tillmanes Ravine

In 1907 the New Jersey Forest and Park Commission

purchased 5,432 acres of land in the northwest corner of

the state and named it "Stokes State Forest" in honor of

Governor Edward Stokes who had 500 acres. Some of the

tracts included in the original purchases were acquired

for one dollar per acre. subsequent acquisitions have

slowly increased the total land area to it\'s present size

of over 17,000 acres. Stokes State Forest is managed as

a multi-use forest with the primary functions of

protecting the natural resources while serving the public

at the same time.

Within Stokes State Forest lies some of the finest

mountain scenery, clearist fresh water streams, and

natural scenic areas in new jersey. The area is enriched

with history, abounds with a vast diversity of flora and

founa, and offers many forms of recreational activities.

Stokes Forest is considered a Temporate Deciduous

Forest. Temporate Forests occur thoughout midlatitudes

where their is sufficient moisture to support the growth

of large trees. These trees drop their leaves before

winter, when temperatures are too low for effective

photosynthesis and water lost by evaporation is not

replaced from frozen soil. Many Temporate Forest mammals

also enter a dormant state called hybernation, and some

birds fly south to warmer climates. Virtually all the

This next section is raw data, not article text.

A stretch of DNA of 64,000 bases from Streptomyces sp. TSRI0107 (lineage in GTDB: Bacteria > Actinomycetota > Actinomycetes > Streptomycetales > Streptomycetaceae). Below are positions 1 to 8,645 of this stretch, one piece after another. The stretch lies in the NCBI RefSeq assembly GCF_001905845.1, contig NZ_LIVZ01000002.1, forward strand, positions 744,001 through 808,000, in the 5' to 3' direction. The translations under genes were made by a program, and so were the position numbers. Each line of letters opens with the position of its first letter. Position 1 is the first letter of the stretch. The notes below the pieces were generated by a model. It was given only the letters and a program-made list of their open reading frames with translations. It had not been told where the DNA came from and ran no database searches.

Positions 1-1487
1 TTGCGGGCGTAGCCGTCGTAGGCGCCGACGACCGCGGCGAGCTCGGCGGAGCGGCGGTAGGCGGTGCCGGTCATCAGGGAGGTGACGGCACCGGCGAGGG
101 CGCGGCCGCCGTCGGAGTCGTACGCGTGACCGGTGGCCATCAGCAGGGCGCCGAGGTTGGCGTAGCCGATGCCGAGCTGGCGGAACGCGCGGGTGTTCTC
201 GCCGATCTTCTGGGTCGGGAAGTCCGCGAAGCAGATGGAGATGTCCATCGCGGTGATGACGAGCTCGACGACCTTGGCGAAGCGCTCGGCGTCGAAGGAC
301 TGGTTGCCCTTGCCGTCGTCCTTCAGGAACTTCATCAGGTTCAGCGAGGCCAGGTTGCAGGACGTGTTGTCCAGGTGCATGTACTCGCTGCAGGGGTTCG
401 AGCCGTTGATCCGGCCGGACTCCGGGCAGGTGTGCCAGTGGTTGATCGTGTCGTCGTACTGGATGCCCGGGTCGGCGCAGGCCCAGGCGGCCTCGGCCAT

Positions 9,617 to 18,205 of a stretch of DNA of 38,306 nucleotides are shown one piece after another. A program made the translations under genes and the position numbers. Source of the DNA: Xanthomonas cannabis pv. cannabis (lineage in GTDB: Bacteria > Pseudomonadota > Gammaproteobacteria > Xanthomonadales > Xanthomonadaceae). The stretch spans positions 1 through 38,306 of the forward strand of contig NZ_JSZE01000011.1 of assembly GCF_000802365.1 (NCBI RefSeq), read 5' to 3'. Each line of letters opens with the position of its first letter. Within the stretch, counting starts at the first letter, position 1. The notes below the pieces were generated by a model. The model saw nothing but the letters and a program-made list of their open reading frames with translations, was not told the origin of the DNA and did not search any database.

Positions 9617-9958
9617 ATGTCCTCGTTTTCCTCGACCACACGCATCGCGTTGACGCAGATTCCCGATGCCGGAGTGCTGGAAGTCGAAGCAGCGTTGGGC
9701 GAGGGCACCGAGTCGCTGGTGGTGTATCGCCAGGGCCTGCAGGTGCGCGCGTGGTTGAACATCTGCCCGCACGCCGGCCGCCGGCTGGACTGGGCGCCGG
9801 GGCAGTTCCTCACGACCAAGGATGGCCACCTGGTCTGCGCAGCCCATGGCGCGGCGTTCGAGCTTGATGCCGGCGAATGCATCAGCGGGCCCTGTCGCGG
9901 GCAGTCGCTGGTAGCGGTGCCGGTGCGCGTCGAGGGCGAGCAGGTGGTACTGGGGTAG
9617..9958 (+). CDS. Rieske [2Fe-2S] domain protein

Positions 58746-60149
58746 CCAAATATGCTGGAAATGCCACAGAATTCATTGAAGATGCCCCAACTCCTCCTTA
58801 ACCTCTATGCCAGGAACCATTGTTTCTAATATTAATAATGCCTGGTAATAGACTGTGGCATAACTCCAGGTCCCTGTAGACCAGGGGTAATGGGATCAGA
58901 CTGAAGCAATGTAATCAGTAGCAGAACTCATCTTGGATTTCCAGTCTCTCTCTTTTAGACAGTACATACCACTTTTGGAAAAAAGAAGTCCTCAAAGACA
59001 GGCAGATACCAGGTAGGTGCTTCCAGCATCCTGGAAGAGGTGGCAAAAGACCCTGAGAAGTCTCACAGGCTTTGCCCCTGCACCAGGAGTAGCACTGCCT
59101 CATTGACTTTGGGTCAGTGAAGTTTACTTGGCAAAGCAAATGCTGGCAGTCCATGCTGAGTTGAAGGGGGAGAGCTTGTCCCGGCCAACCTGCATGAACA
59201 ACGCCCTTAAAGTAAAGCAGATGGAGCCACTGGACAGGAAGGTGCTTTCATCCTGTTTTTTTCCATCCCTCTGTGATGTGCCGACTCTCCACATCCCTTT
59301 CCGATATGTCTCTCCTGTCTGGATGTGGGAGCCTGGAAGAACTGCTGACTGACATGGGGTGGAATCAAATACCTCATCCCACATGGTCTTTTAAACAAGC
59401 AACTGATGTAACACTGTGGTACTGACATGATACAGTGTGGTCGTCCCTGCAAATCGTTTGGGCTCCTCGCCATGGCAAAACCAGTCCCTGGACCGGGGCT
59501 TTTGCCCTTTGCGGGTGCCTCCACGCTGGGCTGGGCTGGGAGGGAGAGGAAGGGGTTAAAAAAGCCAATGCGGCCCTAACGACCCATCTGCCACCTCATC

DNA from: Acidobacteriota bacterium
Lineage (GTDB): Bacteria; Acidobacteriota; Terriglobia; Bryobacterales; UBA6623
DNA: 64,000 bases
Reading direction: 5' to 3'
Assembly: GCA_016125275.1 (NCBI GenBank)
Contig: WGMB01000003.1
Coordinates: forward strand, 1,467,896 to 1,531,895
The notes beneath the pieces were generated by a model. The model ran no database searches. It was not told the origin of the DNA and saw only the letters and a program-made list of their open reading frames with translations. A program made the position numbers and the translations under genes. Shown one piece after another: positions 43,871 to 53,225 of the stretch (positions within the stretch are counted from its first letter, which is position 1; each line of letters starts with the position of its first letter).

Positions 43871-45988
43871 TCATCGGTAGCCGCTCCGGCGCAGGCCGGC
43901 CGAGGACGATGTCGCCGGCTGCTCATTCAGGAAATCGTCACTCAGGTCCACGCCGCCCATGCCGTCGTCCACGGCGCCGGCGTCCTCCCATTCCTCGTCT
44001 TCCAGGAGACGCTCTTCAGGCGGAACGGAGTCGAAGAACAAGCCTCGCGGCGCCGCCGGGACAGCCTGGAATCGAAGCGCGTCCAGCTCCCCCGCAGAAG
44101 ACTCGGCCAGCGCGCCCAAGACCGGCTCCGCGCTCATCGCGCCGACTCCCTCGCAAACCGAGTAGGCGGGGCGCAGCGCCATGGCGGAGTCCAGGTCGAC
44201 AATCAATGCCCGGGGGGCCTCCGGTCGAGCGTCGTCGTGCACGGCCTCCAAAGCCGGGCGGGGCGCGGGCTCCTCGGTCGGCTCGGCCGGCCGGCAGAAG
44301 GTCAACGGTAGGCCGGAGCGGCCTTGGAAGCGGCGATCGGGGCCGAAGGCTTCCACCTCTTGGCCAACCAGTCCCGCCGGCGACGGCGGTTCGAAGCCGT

original Deciduous forests in north America were

destroyed by logging and land clearing for agriclture and

urban development. This is one of the reasons why Stokes

State Forest is such a special place.

Within Stokes State Forest is a place called

Tillmans Ravine Natural Area. Natural Areas are Defined

as areas of land or water which have retained their

primeval character, although not necessarily completly

natural and undisturbed, or have rare or vanishing

species of plant and animal life, or have similar

features of interest which are worthy of preservation for

the use of visators. This is one of New Jersey\'s

picturesque natural areas and is visited by thousands of

people throughout the year. Taking any one of the trails

will lead down to Tillman Brook which originates from a

spring in the Kittatinny Mountains to the east. The

stream flows swiftly past the massive red shale and sand

stone walls that have been carved out by years of

erosion. The tall canopy of eastern hemlock and tulip

trees along with spreading Rhododendroms blanket the area

in the spring and summer months.

Hopefully with New Jerseys strict conservation laws

Tillmans Ravine and the rest of Stokes State Forest will

be there for future genertions to enjoy.